TY - JOUR

T1 - A simple time-dependent model of SST hot spots

AU - Sobel, Adam H.

AU - Gildor, Hezi

PY - 2003/12/1

Y1 - 2003/12/1

N2 - The authors introduce a simple model for the time-dependent evolution of tropical "hot spots," or localized regions where the sea surface temperature (SST) becomes unusually high for a limited period of time. The model consists of a simple zero-dimensional atmospheric model coupled to an ocean mixed layer. For plausible parameter values, steady solutions of this model can become unstable to time-dependent oscillations, which are studied both by linear stability analysis and explicit time-dependent nonlinear simulation. For reasonable parameter values, the oscillations have periods ranging from intraseasonal to subannual. For parameter values only slightly beyond the threshold for instability, the oscillations become strongly nonlinear, and have a recharge-discharge character. The basic mechanism for the instability and oscillations comes from cloud-radiative and wind-evaporation feedbacks, which play the same role in the dynamics and are lumped together into a single parameterization. This is possible because, under the assumption that the shortwave and longwave radiative effects of high clouds cancel at the top of the atmosphere, their net effect is only to transfer energy from the ocean to the atmosphere exactly as a surface flux does, and because the two processes are observed to be approximately in phase on intraseasonal timescales. Both feedbacks move energy from the ocean to the atmosphere in convective regions, intensifying the convection and thus destabilizing the system. The same energy transfer cools the ocean, which eventually (but not instantaneously, because of the mixed layer's heat capacity) reduces the SST enough to render the model stable to deep convection, shutting off the convection. At that point the SST begins warming again under the resulting clear skies, starting the cycle over. The authors also examine the forced linear response of the model, in a weakly stable regime, to an imposed atmospheric oscillation. This is meant to crudely represent forcing by an atmospheric intraseasonal oscillation. The model's response as a function of mixed layer depth is not monotonic, but has a maximum around 10-20 m, which happens to be close to the observed value in the western Pacific warm pool.

AB - The authors introduce a simple model for the time-dependent evolution of tropical "hot spots," or localized regions where the sea surface temperature (SST) becomes unusually high for a limited period of time. The model consists of a simple zero-dimensional atmospheric model coupled to an ocean mixed layer. For plausible parameter values, steady solutions of this model can become unstable to time-dependent oscillations, which are studied both by linear stability analysis and explicit time-dependent nonlinear simulation. For reasonable parameter values, the oscillations have periods ranging from intraseasonal to subannual. For parameter values only slightly beyond the threshold for instability, the oscillations become strongly nonlinear, and have a recharge-discharge character. The basic mechanism for the instability and oscillations comes from cloud-radiative and wind-evaporation feedbacks, which play the same role in the dynamics and are lumped together into a single parameterization. This is possible because, under the assumption that the shortwave and longwave radiative effects of high clouds cancel at the top of the atmosphere, their net effect is only to transfer energy from the ocean to the atmosphere exactly as a surface flux does, and because the two processes are observed to be approximately in phase on intraseasonal timescales. Both feedbacks move energy from the ocean to the atmosphere in convective regions, intensifying the convection and thus destabilizing the system. The same energy transfer cools the ocean, which eventually (but not instantaneously, because of the mixed layer's heat capacity) reduces the SST enough to render the model stable to deep convection, shutting off the convection. At that point the SST begins warming again under the resulting clear skies, starting the cycle over. The authors also examine the forced linear response of the model, in a weakly stable regime, to an imposed atmospheric oscillation. This is meant to crudely represent forcing by an atmospheric intraseasonal oscillation. The model's response as a function of mixed layer depth is not monotonic, but has a maximum around 10-20 m, which happens to be close to the observed value in the western Pacific warm pool.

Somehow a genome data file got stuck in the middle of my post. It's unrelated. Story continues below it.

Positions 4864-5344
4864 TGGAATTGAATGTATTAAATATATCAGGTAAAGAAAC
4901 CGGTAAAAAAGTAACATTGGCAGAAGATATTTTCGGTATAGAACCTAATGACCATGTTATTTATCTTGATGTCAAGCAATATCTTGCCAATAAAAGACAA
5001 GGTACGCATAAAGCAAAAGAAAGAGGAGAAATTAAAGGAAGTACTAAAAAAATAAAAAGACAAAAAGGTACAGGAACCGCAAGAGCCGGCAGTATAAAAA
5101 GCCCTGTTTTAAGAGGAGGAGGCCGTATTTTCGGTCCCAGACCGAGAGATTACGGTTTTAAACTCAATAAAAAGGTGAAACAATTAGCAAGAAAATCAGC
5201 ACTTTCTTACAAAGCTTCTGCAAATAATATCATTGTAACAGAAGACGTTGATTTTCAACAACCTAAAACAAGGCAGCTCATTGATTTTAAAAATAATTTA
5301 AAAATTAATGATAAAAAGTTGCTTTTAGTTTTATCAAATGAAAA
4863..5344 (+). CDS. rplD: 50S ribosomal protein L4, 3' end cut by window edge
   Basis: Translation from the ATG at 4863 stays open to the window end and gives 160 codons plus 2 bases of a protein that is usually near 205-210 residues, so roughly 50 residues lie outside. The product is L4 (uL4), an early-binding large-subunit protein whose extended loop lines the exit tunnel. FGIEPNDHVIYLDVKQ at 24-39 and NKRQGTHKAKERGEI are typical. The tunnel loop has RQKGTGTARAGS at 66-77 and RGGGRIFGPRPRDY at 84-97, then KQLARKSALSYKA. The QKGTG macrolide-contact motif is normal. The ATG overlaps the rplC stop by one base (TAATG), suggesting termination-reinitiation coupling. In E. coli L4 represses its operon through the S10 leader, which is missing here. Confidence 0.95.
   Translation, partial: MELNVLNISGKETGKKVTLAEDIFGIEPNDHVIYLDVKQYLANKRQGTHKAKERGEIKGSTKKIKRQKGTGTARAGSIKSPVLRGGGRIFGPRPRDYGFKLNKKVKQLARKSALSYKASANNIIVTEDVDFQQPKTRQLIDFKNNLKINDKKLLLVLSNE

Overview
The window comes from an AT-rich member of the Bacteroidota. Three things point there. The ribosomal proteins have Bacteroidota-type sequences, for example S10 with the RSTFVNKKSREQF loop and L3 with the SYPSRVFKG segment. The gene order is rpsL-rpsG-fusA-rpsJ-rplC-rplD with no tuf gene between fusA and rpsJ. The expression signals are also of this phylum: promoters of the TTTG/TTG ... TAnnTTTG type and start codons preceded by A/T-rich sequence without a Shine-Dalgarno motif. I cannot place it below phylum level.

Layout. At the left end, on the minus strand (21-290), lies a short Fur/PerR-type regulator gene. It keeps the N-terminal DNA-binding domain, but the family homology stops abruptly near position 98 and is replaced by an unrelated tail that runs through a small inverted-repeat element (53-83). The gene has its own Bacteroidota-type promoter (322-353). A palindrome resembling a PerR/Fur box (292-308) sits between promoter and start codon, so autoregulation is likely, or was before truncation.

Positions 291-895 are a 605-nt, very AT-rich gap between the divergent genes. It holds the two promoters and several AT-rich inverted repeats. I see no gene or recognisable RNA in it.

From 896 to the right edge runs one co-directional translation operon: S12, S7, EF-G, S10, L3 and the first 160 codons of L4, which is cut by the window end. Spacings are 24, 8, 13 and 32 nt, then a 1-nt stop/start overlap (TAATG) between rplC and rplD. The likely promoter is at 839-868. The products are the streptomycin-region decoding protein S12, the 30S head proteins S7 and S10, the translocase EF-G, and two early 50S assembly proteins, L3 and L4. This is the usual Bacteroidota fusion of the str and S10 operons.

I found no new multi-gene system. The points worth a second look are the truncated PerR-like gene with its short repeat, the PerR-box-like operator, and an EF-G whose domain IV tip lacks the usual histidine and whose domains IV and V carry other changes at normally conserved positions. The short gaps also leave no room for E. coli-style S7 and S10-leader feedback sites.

UR - http://www.scopus.com/inward/record.url?scp=0346687449&partnerID=8YFLogxK

U2 - 10.1175/1520-0442(2003)016<3978:ASTMOS>2.0.CO;2

DO - 10.1175/1520-0442(2003)016<3978:ASTMOS>2.0.CO;2

M3 - Article

AN - SCOPUS:0346687449

SN - 0894-8755

VL - 16

SP - 3978

EP - 3992

JO - Journal of Climate

JF - Journal of Climate

IS - 23

ER -